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The host of EY’s event series “Women in Industries”, Robin Errico, has some strong opinions of what our future should look like.
And while she hopes that the words “Diversity & Inclusion” will become redundant in the future, she knows that firms – including her own – still have a long way to go.
Why is EY launching the event series “Women in Industries”?
We’re going to start a tradition here in Zurich: We are going to have our first ever “Women in Industries” event. At EY we have a purpose of “Building a Better Working World”. We see these types of events as part of our responsibility of carrying out our purpose. The goal is to build a network, a platform for female business leaders and personalities to get together to discuss all of the important topics that we as business people in the community are experiencing and being challenged with.
What makes this event different from other women’s events?
Our idea is not to be a women’s event per se, talking about traditional women’s issues. We want to enable a sharing of experiences, inspiring each other and providing insights on topics that all companies are facing. But you can also see from our panelists and the list of invitees that men are also our guests. We want to keep the focus on this togetherness, in order to succeed.
On top of being Chief Risk Officer (CRO) and a member of the management committee of EY in Switzerland, American-born Errico also handles the D&I matters for the consultancy.
Diversity and inclusion are being used as buzzwords. What do they actually mean to you?
I’m glad you say that about buzzwords. Sometimes I even hate to use the words. However, to define them individually: For me, diversity is a fact. It’s easier to measure with data or statistics. But if you talk about inclusion, this is more of a feeling, a sense of belonging. My hope and belief is that these words will actually become redundant in the future.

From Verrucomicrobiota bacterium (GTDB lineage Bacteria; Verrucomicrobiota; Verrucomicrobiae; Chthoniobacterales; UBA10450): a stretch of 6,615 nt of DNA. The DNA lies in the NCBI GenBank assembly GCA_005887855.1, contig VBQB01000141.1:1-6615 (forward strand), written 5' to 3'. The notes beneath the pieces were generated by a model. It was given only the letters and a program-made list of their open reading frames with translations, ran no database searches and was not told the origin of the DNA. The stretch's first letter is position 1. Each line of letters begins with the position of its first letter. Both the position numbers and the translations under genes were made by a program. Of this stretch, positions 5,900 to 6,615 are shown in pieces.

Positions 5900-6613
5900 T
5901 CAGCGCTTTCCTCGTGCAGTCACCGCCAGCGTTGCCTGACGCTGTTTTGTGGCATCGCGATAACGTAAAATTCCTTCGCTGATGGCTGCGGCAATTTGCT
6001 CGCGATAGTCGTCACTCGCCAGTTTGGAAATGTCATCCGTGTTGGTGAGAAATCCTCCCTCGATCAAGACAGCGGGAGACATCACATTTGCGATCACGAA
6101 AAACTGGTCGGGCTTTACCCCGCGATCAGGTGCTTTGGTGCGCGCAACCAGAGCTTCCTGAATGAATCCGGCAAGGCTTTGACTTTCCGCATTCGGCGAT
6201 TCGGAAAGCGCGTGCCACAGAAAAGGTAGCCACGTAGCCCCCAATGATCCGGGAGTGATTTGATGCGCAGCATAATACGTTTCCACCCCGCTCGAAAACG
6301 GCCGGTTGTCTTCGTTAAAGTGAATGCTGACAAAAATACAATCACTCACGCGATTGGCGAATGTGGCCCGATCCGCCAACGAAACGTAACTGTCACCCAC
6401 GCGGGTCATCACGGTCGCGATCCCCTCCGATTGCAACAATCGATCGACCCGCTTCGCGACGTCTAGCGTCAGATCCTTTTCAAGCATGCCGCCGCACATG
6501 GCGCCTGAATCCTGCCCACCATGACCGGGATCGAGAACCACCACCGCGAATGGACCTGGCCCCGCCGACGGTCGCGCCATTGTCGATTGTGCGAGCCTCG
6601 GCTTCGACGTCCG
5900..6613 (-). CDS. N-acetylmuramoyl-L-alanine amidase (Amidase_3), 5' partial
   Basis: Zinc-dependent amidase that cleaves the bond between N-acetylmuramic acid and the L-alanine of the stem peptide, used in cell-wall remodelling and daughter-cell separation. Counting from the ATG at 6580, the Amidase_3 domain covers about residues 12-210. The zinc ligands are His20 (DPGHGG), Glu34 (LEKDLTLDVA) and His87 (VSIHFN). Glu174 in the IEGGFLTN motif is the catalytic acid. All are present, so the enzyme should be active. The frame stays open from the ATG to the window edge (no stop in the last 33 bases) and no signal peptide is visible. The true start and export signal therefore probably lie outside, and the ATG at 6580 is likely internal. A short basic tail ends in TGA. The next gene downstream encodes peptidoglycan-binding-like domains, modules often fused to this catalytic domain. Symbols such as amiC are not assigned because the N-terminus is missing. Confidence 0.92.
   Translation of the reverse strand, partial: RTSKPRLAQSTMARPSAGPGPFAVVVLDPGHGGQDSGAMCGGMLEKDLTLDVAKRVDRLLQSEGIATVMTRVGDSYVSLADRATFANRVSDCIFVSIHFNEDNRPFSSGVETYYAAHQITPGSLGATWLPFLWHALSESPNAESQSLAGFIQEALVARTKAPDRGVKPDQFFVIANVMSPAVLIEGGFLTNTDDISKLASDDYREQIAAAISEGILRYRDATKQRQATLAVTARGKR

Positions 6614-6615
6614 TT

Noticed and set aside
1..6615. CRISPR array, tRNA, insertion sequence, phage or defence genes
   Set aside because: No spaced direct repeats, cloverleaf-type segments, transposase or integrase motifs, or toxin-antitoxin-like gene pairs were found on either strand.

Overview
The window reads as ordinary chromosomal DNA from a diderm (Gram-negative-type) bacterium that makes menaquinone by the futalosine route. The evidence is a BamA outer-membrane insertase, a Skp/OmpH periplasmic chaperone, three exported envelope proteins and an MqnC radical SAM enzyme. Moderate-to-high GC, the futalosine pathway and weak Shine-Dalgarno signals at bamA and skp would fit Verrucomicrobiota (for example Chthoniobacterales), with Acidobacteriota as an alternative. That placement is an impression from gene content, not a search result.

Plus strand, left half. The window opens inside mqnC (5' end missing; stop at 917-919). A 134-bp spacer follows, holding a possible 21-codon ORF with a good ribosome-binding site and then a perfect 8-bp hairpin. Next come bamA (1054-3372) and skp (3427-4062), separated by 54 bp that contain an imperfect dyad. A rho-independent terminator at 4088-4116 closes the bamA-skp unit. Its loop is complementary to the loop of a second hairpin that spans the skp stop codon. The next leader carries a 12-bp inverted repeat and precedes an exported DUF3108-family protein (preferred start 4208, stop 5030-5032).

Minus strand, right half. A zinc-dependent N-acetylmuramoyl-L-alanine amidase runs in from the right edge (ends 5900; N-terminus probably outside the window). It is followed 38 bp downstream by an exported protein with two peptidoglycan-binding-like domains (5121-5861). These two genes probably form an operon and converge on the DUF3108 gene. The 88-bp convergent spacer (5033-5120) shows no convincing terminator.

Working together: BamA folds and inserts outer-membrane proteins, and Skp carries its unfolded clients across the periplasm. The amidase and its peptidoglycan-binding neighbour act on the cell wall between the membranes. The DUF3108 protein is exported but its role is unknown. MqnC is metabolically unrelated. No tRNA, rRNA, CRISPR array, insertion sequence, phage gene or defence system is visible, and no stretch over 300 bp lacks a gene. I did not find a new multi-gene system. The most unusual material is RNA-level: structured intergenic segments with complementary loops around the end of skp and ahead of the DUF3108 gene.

Is the pressure for consulting firms higher, as you have to put your money where your mouth is?
Absolutely. We like to look at ourselves as a role model. We’re always trying to stay a step ahead, but we at EY are also a learning organization. We have to really invest in various areas, starting with our talents, including D&I, and going as far as digital, so that we can bring the benefits of our learnings and what we’re actually implementing to our clients.
Are you optimistic or pessimistic when you look at the younger generation?
I have to say that I’m extremely optimistic. If you look at the younger generation, they’re already growing up in the world that we’re all trying to learn to cope with – or at least I’m trying to learn to cope with. When you think about digitalization and automation, the younger generation are digital natives. On the other hand, we also have to think about educating them as well, because there still are some differences and some different schools of thought, which can hold back progress.
What do you think our business world will look like in ten years’ time?
Ten years is a long time, as you know. It’s hard to think back to what we were doing two years ago. But to more directly answer the question: Companies are clearly learning and changing and working on their operating models to keep up with the pace and speed of automation and digitalization. I think on the other side of that, too, we have to – as individuals, as organizations –, act responsibly about this. We need to responsibly influence this speed and how we’re actually moving forward in these directions.
Any advice for professionals – especially females – at the beginning of their career?
I have advice for all professionals, not just female professionals: Always ask for what you want, always work hard, be authentic, stay authentic and true to yourself. I think that it’s also important that people are not afraid to take risks or make mistakes, because this is how we learn. We should always keep in mind that we are in charge of our careers and everything that we do will influence that part of our career. And also: Always smile.
This Article will be released in our Swiss May-issue 2018 “30 Under 30“.
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